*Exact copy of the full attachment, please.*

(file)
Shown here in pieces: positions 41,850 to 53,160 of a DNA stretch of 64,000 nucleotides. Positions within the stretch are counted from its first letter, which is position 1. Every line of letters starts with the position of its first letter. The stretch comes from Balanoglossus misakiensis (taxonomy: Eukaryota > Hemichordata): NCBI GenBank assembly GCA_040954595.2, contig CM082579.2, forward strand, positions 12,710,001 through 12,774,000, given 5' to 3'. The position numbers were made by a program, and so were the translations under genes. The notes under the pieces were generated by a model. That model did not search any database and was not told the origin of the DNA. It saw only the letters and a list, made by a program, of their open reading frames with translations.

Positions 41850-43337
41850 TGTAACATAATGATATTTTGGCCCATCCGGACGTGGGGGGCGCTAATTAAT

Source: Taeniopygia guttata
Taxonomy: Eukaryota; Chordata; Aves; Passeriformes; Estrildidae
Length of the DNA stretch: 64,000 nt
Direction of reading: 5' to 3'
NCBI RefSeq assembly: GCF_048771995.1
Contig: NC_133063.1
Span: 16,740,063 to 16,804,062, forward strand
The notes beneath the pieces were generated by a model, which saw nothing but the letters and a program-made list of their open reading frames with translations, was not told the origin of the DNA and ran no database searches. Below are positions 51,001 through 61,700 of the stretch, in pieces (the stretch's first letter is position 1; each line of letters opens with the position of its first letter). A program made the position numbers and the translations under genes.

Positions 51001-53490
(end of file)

Shown here in pieces: positions 41,850 to 53,160 of a DNA stretch of 64,000 nucleotides. Positions within the stretch are counted from its first letter, which is position 1. Every line of letters starts with the position of its first letter. The stretch comes from Balanoglossus misakiensis (taxonomy: Eukaryota > Hemichordata): NCBI GenBank assembly GCA_040954595.2, contig CM082579.2, forward strand, positions 12,710,001 through 12,774,000, given 5' to 3'. The position numbers were made by a program, and so were the translations under genes. The notes under the pieces were generated by a model. That model did not search any database and was not told the origin of the DNA. It saw only the letters and a list, made by a program, of their open reading frames with translations.

Positions 41850-43337
41850 TGTAACATAATGATATTTTGGCCCATCCGGACGTGGGGGGCGCTAATTAAT

Source: Taeniopygia guttata
Taxonomy: Eukaryota; Chordata; Aves; Passeriformes; Estrildidae
Length of the DNA stretch: 64,000 nt
Direction of reading: 5' to 3'
NCBI RefSeq assembly: GCF_048771995.1
Contig: NC_133063.1
Span: 16,740,063 to 16,804,062, forward strand
The notes beneath the pieces were generated by a model, which saw nothing but the letters and a program-made list of their open reading frames with translations, was not told the origin of the DNA and ran no database searches. Below are positions 51,001 through 61,700 of the stretch, in pieces (the stretch's first letter is position 1; each line of letters opens with the position of its first letter). A program made the position numbers and the translations under genes.

Positions 51001-53490